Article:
What’s Value Investing? It applies to both Property and Stock

If you can master stock investment, you can expect a 15%-25% per annual return. You only have to learn two things. First, you have to understand the difference between “Valuation” and “Price.”

Pauline Teo, Director (Education & Training) with 8 Investment Pte Ltd shared with us some investment philosophies during this webinar:

Let me give you an example. I believe most of you somehow have a property – a house. If you want to buy a property, first thing you want to ask before you offer a price is to ask for the property valuation, correct? So one bank tells you that the house is worth a million, another one will say, “Oh, maybe a million,” then another will say a million. You roughly know the valuation is one million. You then decide for yourself if the house is worth more than a million. If it is, you put out one million. If you think the house is not worth a million, you might actually offer RM800,000.

This format works similarly in stocks. Let’s say, right now, there is a particular house, and this house is situated in a strategic location. All banks give you a valuation of one million. Let’s say the couple who owns the house wants to really get rid of the house fast. You have the money; you have taken out a loan; most importantly, the seller now offers you RM500,000 to buy the house. Definitely, you will buy the house because it is undervalued. This is the same theory when it comes to stocks.

I believe many of you have tried this drink called Milo before. Milo is owned by Nestle which is listed in the Bursa Stock Exchange. Now, let’s say the U.S. got a terrorist attack. They attacked a lot of important buildings, and not only did they bomb Boston, they also bombed the White House.

Then also, we hear that the Euro crisis coming – Italy, France, and other countries cannot pay off their loan which has Europe going through a Euro debt crisis. What happens to the stock market after hearing about these two events? The stock market will crash, right?

Because of these news, Nestlé’s share price drops from RM60 drop to RM40. This is all hypothetical. Let me ask you this question: Do you think people will stop drinking Milo the next day? Do you think people will stop drinking Nescafe? No, right? People will still continue to drink Milo and Nescafe. Do you think Nestlé’s revenue profit will drop overnight just because of the news? No!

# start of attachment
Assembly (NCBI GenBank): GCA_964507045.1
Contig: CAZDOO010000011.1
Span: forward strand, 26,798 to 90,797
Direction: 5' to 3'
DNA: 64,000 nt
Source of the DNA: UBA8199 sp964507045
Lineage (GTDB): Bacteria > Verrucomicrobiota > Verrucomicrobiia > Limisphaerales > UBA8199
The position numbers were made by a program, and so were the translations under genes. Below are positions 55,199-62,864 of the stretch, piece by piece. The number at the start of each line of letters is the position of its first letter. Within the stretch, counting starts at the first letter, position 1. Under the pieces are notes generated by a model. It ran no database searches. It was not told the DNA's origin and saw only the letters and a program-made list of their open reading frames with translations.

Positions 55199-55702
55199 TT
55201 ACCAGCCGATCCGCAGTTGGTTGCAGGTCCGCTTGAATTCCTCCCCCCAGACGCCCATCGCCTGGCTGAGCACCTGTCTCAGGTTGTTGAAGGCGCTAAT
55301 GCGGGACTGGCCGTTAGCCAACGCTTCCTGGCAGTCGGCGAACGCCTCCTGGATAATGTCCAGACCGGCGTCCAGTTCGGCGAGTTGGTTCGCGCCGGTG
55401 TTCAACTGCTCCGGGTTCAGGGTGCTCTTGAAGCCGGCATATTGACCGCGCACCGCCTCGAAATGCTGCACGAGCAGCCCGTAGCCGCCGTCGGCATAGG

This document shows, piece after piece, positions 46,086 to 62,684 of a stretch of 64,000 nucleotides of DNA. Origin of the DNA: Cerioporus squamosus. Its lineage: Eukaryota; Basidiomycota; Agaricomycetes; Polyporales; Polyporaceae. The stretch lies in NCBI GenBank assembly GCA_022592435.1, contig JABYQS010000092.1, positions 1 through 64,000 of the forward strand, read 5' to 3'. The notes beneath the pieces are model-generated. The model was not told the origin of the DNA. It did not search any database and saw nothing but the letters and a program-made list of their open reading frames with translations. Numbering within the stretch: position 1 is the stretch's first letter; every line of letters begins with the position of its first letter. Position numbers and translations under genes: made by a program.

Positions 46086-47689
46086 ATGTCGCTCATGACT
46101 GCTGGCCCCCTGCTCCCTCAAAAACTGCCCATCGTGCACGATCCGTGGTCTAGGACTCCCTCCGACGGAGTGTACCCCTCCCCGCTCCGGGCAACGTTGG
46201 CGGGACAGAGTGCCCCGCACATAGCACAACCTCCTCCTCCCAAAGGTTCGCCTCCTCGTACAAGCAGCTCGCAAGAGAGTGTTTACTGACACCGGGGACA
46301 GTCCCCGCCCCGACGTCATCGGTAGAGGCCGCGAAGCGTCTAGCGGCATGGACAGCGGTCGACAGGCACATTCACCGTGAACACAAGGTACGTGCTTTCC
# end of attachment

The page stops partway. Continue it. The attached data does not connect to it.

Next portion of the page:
So now, let’s say you understand the business model of Nestle and know how to calculate its valuation price. You realize the valuation is worth RM60 which has now dropped to RM40. Should you be happy? Yes, of course. Why? Because you are buying something right now that is below its worth.

Remember, when we practice value investing, we make sure that we know the value of the business or the stock that we invest in. We do not take chances. I know a lot of people like to take chances and say they would buy RM1 today, and tomorrow it will rise up to RM110. That’s called speculation, that’s not called investing.

To learn how to do value investing, we have a concept called the “3-R Concept” which is a very simple method to do value investing. We only buy where the 3-R meets. First is business model. We make sure the company definitely has the right business model and managed by the right management. When the business model and management is right, I can tell you valuation and the numbers will definitely be okay.

For Premium Webinar Member, you can watch the full replay here:
3rconcept

To learn more about value investing in stock, register for this free 2 hour seminar.

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2 Comments

  • Lai Seng Choy

    Reply Reply July 9, 2013

    To win the game, all you need to do is to own qaulity investment at the lowest possible cost. Therefore, identification of quality investment as well as the entry timing are the keys here.

    Therefore, instead of follow the crowd blindly, we all have to sharpen our skills on identifying quality investment and wait for the opportunity to emerge. Your knowledge will make you different from the crowd as you know what you want and are doing.

  • ZFS

    Reply Reply August 6, 2013

    This hypothetical events are probably hard to come by and when it happens, buying share/property is probably the last thing in your mind (given that the crisis happens at your backyard). What is difficult is spotting value investment in normal time.

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